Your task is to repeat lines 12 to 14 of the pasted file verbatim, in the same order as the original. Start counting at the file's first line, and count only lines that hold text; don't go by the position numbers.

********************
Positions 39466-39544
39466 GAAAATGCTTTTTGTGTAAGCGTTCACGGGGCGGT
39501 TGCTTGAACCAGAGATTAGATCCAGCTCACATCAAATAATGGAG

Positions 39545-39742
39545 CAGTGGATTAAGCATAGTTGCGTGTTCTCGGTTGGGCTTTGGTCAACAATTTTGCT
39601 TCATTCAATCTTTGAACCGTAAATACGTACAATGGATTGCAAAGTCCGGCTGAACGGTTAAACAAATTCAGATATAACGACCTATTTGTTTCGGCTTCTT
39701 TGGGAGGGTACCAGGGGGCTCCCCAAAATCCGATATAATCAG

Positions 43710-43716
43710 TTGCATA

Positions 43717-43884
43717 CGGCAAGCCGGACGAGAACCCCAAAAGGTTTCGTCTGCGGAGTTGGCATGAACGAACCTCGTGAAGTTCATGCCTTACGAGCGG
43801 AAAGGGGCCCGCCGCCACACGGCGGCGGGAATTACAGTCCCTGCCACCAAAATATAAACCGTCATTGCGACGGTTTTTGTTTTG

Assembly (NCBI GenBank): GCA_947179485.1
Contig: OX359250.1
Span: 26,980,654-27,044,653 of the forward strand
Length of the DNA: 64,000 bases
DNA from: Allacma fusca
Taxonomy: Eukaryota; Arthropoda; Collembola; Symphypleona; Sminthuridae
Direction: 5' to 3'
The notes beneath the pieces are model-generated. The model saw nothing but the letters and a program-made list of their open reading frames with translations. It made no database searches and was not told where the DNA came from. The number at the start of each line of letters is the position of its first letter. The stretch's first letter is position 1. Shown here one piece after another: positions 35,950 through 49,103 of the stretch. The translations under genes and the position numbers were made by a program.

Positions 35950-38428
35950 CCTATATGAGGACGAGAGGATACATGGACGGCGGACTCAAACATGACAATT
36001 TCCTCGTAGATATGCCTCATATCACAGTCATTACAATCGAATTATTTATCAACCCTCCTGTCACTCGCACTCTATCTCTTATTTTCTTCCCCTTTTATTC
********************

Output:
43801 AAAGGGGCCCGCCGCCACACGGCGGCGGGAATTACAGTCCCTGCCACCAAAATATAAACCGTCATTGCGACGGTTTTTGTTTTG

Assembly (NCBI GenBank): GCA_947179485.1
Contig: OX359250.1